Best Original Screenplay

1987

Articles

Radio Days


Radio Days (1987) is Woody Allen's paean to the golden age of radio, a kaleidoscopic and autobiographical look at the radio programs that were an essential part of his childhood. Seth Green plays Allen's alter ego, an adolescent growing up surrounded by his extended family in Brooklyn during World War II. The radio is a constant presence in the family's lives, from the boy's obsession with the heroic Masked Avenger, to his spinster aunt's passion for the latest pop tunes, to his mother's fascination with a glamorous Park Avenue husband and wife who describe their milieu of showbiz and nightclubs on their breakfast show. Allen shows the radio backstage world as well. The heroic Masked Avenger is a short, balding actor, the sophisticated perfect couple is less than devoted, and the showbiz world somewhat tawdry. It's a world where a not-too-bright but ambitious cigarette girl (Mia Farrow) can become a star by being at the right place at the right time. But in the imaginations of the Brooklyn family, they are all fabulous, and it's that flight of imagination that radio let soar that Allen celebrates.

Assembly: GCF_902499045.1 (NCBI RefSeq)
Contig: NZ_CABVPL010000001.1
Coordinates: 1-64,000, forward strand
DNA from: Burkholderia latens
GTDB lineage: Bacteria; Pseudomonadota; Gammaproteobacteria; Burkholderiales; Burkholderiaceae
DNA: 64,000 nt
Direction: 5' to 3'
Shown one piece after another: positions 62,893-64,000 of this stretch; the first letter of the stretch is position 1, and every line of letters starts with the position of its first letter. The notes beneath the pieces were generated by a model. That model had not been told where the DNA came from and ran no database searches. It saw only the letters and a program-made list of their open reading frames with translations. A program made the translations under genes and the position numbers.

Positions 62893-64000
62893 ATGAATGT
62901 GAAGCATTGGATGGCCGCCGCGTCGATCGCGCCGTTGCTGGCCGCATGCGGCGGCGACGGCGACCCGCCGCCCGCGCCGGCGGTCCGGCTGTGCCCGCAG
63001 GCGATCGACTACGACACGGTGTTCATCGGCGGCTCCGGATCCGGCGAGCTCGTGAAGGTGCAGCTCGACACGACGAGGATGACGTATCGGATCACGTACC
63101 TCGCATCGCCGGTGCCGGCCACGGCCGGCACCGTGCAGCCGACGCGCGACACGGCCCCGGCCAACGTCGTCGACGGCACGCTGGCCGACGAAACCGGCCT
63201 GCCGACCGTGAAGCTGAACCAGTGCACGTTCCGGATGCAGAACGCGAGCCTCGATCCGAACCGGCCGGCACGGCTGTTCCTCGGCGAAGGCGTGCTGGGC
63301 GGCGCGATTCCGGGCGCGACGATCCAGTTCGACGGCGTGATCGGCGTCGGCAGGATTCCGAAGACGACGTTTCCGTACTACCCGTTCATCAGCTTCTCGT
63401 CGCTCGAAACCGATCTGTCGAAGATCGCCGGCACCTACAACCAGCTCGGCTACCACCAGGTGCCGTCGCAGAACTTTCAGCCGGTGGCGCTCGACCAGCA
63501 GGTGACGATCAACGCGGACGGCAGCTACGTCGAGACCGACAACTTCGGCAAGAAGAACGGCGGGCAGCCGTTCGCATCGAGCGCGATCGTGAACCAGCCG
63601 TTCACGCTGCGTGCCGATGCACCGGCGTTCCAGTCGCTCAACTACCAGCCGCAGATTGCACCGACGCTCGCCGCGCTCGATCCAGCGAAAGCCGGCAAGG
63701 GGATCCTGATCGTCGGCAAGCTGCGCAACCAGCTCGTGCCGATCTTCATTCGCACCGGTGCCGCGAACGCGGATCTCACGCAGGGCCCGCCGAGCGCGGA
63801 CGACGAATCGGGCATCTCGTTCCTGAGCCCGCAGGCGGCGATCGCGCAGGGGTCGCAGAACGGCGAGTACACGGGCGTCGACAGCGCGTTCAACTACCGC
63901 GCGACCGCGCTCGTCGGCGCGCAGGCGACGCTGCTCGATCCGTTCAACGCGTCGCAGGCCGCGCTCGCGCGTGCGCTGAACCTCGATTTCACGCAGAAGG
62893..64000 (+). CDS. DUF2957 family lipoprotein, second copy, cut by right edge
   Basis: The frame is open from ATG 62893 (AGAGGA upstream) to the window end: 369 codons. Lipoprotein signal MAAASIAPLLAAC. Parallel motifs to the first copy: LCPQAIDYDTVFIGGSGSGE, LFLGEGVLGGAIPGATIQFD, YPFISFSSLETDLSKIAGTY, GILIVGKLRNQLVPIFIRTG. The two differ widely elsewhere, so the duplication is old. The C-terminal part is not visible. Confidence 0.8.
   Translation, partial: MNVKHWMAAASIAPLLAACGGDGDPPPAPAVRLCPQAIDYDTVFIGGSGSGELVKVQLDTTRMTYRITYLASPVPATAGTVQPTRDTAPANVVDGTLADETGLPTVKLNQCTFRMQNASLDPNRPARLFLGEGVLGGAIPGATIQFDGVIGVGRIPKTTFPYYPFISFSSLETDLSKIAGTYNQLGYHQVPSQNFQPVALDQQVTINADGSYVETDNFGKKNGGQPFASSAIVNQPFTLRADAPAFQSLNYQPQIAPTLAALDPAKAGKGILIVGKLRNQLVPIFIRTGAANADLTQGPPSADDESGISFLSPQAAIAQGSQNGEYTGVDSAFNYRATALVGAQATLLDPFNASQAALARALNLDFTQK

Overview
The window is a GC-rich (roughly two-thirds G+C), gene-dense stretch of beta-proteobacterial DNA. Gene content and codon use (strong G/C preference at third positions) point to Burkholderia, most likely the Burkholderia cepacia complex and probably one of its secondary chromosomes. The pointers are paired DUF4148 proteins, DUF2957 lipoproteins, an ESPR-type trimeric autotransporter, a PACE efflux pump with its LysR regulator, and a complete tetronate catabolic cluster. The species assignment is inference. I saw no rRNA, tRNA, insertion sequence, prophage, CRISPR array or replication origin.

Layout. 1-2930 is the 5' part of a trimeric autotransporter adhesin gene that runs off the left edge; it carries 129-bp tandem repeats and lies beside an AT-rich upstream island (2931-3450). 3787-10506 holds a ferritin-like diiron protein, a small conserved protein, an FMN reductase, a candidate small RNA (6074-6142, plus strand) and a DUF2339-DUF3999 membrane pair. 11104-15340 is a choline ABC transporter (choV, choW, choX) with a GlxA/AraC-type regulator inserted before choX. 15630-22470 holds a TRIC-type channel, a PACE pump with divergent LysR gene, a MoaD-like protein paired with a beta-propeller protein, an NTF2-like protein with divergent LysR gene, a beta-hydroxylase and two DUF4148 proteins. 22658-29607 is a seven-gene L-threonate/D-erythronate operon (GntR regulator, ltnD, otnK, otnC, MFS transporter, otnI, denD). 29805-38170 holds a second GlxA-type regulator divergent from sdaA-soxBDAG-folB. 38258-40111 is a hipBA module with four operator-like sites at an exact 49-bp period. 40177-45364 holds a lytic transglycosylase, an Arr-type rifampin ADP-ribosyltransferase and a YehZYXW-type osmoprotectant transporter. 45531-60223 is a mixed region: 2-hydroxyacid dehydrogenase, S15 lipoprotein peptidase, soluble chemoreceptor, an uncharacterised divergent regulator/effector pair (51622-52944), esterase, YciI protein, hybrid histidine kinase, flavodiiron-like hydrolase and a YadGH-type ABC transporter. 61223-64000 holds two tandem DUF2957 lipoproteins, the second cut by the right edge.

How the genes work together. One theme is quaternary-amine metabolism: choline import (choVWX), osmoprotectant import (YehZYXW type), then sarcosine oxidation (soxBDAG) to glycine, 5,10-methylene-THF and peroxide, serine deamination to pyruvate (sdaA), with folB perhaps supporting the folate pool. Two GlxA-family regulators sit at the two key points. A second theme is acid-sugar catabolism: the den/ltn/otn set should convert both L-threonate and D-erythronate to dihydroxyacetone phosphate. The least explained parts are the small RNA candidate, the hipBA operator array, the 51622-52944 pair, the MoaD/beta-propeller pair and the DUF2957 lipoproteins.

Radio Days followed one of Allen's most ambitious films, Hannah and Her Sisters (1986), and seemed to be done for comic relief after the emotional complexity of the previous film. Allen himself told interviewer Stig Bjorkman, "I think of Radio Days basically as a cartoon. If you look at my mother, my Uncle Abe, my schoolteacher, my grandparents, they were supposed to be cartoon exaggerations of what my real-life people were like." Allen himself narrates the film, in the first person.